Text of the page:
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    In early August of 1999, I had been seeing cemetery transcriptions on the internet listing all the data on every headstone. I began to feel like I should do this for Victor Cemetery near where I was raised, and where much of my family was buried. When I finally told my husband, he just asked when I wanted to go. It was a very hot summer in Texas and I was 1,000 miles away, yet it was often cold during our occasional Christmas visits. So I told him I really needed to go in the spring or fall. We set a tentative date, then set those thoughts aside. The very next day, my uncle died and was going to be buried in that same cemetery. As I set about preparing to go, I told my husband I would have to record the cemetery data while I was there, as I didnít feel we could afford another trip.

    On the day after the funeral, August 16, 1999, I gathered up cold drinks, hat, and sunglasses, and drove the few miles to the cemetery at dawn. I wasnít sure how long it would take, but was hoping I could do it in three mornings. The grass was so dry and brittle, it turned to dust underfoot, but a cool breeze blew all morning. I worked steadily for a couple of hours, being very careful to make sure I didnít miss any stones. I was writing in my notebook when it happened. Something bumped into my right arm and then immediately bumped into my left arm. I looked up startled to find myself in the midst of a crowd. I couldnít count them, but my impression was that there were about a hundred angels, all dressed in white. Many were crowded up around me, with others being scattered 30 or 40 feet away. In the split second before I could get scared, because Iíll admit thatís the direction my thoughts took, I realized they were rejoicing. It is impossible to be afraid of someone who is rejoicing. And then they were gone. Or at least gone from my view. I have no doubt they were still there, but I could no longer see them.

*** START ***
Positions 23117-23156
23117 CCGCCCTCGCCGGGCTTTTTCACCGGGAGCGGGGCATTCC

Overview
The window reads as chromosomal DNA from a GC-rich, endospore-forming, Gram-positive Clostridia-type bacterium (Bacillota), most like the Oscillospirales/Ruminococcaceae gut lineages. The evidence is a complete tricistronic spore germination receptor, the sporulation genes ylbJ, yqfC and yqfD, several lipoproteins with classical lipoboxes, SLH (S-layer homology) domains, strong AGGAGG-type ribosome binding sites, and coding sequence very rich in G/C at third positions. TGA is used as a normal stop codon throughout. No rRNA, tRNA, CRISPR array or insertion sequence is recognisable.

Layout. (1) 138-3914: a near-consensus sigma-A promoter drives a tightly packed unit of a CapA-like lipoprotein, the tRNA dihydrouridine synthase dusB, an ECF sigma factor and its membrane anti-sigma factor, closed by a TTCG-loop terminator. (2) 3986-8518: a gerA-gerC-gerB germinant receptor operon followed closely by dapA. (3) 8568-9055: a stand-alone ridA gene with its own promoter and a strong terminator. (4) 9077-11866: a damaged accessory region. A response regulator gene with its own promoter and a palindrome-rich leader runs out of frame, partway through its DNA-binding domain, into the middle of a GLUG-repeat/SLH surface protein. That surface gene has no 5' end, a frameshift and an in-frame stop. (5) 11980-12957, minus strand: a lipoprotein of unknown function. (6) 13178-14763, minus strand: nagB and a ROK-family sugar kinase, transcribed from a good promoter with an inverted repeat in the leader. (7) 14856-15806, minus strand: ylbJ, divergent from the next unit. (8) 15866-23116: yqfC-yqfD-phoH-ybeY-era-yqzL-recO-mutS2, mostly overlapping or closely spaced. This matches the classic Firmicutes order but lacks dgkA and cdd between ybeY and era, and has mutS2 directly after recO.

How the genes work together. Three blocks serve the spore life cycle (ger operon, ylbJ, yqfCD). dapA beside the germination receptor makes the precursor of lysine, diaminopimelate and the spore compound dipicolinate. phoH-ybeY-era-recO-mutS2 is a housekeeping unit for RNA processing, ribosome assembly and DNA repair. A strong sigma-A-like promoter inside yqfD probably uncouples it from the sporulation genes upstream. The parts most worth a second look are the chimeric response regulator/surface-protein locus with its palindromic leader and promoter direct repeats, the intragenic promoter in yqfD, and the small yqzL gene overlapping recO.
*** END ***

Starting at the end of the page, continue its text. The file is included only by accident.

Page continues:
They were all dressed in white. I could not see their faces or their hands, but my impression was that their hands were raised towards Heaven. I saw them with my eyes, but I could not see details, because of their brightness. They looked like light bulbs turned on.

    I finished recording the data about noon on the second day. The cool breeze continued until about a half hour before I finished. My parents assured me there was no cool breeze anywhere else in the state. And I could feel the bumps on my arms for about two weeks before they faded away.

    I have no doubt but that the hundred or so I saw were the spirits of some of those buried there, and that they were rejoicing because of the record I was making and that they wouldnít be forgotten. I shall certainly never forget them.

Elayne Pair Gibbons